Nicotinic acetylcholine involvement in cognitive function in animals.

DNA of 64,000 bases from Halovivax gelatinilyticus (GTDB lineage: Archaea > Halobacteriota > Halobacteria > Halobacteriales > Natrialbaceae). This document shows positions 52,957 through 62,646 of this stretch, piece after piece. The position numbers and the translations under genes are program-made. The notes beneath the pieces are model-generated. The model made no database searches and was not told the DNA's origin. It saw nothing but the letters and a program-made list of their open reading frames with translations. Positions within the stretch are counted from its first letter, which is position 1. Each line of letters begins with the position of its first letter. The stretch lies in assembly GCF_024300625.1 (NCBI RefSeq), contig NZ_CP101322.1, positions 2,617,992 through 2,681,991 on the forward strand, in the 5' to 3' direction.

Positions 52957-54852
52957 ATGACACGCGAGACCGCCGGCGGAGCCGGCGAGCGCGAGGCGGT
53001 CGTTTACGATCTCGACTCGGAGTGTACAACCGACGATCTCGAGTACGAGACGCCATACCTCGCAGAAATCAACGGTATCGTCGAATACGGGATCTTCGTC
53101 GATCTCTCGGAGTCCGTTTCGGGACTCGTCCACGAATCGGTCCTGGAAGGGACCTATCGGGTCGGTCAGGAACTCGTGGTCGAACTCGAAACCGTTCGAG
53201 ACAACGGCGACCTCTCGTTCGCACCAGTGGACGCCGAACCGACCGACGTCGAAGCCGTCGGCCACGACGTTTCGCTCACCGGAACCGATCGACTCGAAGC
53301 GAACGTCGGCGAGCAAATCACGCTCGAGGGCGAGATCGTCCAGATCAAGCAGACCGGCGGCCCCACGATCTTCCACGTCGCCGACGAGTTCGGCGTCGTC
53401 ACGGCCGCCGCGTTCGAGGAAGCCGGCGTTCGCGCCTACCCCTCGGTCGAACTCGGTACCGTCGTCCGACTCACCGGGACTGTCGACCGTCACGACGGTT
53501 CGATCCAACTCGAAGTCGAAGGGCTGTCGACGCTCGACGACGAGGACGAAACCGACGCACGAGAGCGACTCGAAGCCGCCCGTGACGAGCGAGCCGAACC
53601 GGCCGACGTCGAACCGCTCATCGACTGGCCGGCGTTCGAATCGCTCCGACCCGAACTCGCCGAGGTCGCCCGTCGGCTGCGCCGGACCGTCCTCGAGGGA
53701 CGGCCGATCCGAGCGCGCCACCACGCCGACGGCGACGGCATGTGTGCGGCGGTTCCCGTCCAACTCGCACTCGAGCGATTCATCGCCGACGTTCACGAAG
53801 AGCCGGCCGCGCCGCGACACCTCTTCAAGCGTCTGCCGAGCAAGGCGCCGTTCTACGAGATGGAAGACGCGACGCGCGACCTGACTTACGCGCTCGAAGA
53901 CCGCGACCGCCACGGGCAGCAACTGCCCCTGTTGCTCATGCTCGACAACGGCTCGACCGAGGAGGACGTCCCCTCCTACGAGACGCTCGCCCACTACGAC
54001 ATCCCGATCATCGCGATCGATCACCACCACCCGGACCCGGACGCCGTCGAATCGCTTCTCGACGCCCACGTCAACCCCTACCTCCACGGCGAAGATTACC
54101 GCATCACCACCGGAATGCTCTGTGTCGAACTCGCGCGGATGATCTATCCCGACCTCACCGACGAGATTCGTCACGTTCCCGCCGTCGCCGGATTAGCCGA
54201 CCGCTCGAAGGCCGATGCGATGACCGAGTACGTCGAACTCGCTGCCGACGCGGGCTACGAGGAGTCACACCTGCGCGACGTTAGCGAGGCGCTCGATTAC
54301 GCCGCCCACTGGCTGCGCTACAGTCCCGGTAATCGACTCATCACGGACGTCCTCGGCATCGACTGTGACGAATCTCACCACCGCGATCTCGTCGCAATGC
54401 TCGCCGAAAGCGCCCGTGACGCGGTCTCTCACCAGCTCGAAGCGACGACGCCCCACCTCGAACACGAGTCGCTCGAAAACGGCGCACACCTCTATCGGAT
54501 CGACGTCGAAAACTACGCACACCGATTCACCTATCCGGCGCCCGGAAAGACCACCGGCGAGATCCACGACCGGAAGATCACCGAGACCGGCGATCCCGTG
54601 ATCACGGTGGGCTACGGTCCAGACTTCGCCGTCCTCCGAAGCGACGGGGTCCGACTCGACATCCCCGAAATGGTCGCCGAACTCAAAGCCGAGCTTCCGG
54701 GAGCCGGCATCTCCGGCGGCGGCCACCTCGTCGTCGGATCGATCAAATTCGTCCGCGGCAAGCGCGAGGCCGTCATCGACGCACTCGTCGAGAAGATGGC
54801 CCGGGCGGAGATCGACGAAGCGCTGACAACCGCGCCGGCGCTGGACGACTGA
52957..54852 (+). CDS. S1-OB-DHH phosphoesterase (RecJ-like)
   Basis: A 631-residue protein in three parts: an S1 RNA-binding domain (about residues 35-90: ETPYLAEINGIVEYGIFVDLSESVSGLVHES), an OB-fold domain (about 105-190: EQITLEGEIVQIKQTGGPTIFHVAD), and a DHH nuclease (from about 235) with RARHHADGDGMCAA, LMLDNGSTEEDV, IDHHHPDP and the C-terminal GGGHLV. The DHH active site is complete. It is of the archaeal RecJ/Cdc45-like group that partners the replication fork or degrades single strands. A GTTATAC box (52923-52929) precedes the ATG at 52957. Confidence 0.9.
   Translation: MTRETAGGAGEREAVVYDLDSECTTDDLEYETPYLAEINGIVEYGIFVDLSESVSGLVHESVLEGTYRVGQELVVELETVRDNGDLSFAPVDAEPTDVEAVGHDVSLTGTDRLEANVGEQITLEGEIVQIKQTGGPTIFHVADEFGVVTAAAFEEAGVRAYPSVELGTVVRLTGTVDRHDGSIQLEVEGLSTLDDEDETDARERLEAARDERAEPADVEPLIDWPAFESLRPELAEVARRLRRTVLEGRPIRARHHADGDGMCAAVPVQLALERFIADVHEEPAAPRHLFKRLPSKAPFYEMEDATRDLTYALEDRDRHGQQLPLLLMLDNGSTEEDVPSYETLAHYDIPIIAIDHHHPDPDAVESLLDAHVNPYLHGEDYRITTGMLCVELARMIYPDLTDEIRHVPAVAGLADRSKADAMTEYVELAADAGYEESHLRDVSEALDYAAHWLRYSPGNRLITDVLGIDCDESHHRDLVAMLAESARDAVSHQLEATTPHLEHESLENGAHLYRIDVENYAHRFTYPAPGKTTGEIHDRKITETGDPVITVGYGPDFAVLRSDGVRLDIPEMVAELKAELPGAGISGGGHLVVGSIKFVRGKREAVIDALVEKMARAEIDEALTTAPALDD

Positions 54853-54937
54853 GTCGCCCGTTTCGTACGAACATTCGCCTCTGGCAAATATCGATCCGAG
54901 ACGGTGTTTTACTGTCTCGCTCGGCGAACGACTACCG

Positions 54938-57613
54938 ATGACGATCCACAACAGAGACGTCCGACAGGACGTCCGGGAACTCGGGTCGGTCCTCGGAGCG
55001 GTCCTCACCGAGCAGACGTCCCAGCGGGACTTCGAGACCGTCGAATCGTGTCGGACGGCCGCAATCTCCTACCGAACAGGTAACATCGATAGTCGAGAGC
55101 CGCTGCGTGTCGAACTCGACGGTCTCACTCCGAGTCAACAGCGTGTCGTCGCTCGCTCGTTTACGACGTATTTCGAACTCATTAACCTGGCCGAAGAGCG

Nicotinic cholinergic systems are involved with several important aspects of cognitive function including attention, learning and memory. Nicotinic cholinergic receptors are located in many regions of the brain, including areas important for cognitive function such as the hippocampus and frontal cortex. Nicotinic agonists have been found in rodent and non-human primate studies to improve performance on a variety of memory tasks. In a complementary fashion, nicotinic antagonists such as mecamylamine impair working memory function. In humans, similar effects have been seen. Nicotinic agonist treatment can improve attention, learning and memory and nicotinic antagonist treatment can cause deficits. To define the neural substrates of nicotinic involvement in cognitive function, three areas of investigation are underway. 1) Critical neuroanatomic loci for nicotinic effects are beginning to be determined. The hippocampus, frontal cortex and midbrain dopaminergic nuclei have been found to be important sites of action for nicotinic involvement in memory function. 2) Nicotinic receptor subtype involvement in cognitive function is being studied. There has been considerable recent work identifying nicotinic receptor subunit conformation including alpha and beta subunits. Nicotinic receptor subtypes appear to be associated with different functional systems; however, much remains to be done to determine the precise role each subtype plays in terms of cognitive function. 3) Nicotinic interactions with other transmitter systems are being assessed. Nicotine receptors interact in important ways with other systems to affect cognitive functioning, including muscarinic ACh, dopamine, norepinepherine, serotonin, glutamate, and other systems. Nicotinic function in clinical populations and potential for therapeutics has been investigated for Alzheimer's disease, Parkinson's disease, schizophrenia and attention deficit/hyperactivity disorder. Areas which need to receive greater attention are the exact anatomical location and the specific receptor subtypes critically involved in nicotine's effects. In addition, more work needs to be done to develop and determine the efficacy and safety of novel nicotinic ligands for use in the long-term treatment of human cognitive disorders.
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